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GREEN IS MORE THAN A PAINT COLOR FOR CARS

These days there are many alternatives to traditional gasoline-powered vehicles. Eco-friendly transportation is gaining in popularity, with hybrids, electric, and plug-in cars becoming more readily available than ever. Alternative fuels are also gaining ground-ethanol, hydrogen, natural gas, and biodiesel are all viable options. There are many choices available for the environmentally-conscious consumer, so read on to learn about the pros and cons of each.

Hybrid

Hybrid cars are defined as having a traditional fuel engine and as well as an electric motor and battery pack. These types of cars are different than full electric cars because they are able to collect and utilize energy leftover from the traditional fuel engine. Hybrids can easily get up to 50 mpg and are readily available from Toyota, BMW, Audi, Porsche, Lexus, Honda, and many other well-known car manufacturers. Many insurance discounts are available for hybrid cars, and some states even offer tax incentives for those who purchase a hybrid.

On the downside, hybrid cars have an upfront cost that can be a deterrent to many drivers. Maintenance and servicing can also be difficult because they require an expert who may not be available in your area. Replacement parts can also be expensive.


Electric

There are many reasons consumers would be drawn to the electric car, with energy efficiency and lower carbon emissions at the top of the list. Electric cars get up to three times the amount of energy to the wheels than a traditional engine, and since they do not use gasoline, there is only a small carbon footprint. There are also a few tax credits available (up to $7,500) for certain electric cars purchased after 2010.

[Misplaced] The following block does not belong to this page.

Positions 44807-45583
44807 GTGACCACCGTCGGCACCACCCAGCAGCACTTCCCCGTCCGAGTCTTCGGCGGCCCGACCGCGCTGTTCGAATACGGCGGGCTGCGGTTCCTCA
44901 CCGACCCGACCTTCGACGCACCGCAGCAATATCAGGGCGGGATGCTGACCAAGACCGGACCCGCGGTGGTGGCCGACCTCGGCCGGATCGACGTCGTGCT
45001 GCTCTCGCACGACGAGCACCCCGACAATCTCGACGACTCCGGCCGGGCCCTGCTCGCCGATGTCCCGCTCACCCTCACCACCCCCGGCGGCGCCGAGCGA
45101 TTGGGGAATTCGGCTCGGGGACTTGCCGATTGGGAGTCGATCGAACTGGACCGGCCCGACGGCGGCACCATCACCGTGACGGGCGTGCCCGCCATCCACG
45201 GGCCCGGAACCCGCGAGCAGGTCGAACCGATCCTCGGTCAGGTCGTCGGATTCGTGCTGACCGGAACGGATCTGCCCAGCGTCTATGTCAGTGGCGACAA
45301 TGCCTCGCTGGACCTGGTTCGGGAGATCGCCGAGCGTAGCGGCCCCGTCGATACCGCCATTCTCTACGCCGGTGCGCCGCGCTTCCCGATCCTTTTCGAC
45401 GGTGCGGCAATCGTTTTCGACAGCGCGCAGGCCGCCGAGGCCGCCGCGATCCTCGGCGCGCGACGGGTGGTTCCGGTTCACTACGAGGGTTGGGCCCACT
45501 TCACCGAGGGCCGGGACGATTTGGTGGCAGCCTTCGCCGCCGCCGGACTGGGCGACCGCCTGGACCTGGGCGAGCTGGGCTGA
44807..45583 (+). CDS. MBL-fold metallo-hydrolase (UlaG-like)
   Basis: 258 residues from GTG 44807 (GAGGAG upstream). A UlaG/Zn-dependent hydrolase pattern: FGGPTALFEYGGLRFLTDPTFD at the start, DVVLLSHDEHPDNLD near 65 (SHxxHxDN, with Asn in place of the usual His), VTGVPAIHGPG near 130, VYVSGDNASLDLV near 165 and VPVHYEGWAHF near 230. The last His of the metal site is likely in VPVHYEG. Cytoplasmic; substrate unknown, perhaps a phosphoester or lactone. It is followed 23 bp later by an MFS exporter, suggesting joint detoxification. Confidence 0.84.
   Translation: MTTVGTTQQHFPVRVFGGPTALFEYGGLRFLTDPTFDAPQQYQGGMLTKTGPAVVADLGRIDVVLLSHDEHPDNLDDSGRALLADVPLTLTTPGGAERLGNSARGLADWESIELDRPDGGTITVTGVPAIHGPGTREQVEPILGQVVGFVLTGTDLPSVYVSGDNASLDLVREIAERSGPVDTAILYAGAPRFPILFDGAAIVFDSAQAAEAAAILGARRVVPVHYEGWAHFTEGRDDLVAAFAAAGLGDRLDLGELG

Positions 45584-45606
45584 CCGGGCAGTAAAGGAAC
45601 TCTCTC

Fully electric vehicles however, are usually more expensive than other alternative-fuel cars and typically have a shorter range per charge than the mpg of conventional vehicles. The efficiency of electric cars is also dependent on driving conditions-high speeds, quick acceleration, and extreme heat or cold all dramatically affect battery life. Since electric cars are not commonly used, they may be somewhat of an inconvenience to operate because public charging stations can be difficult to find.


Plug-ins

Plug-in hybrid cars are popular because they have the added bonus of being able to connect to standard 220 or 120 household outlets, making them easy to charge at home when not in use. This is convenient, saves fuel, and increases mileage. Plug-ins are also beneficial over regular hybrids because drivers can switch between "electric only" and "blended" modes. Being able to switch between modes is a huge advantage because drivers do not have to worry about finding a charging station when the battery is running low; they can simply change to the gas engine. Common complaints about plug-in hybrids are the initial upfront cost and higher price of replacement batteries, but tax incentives (available until 2017 for up to $2,000) may help offset the cost.


Ethanol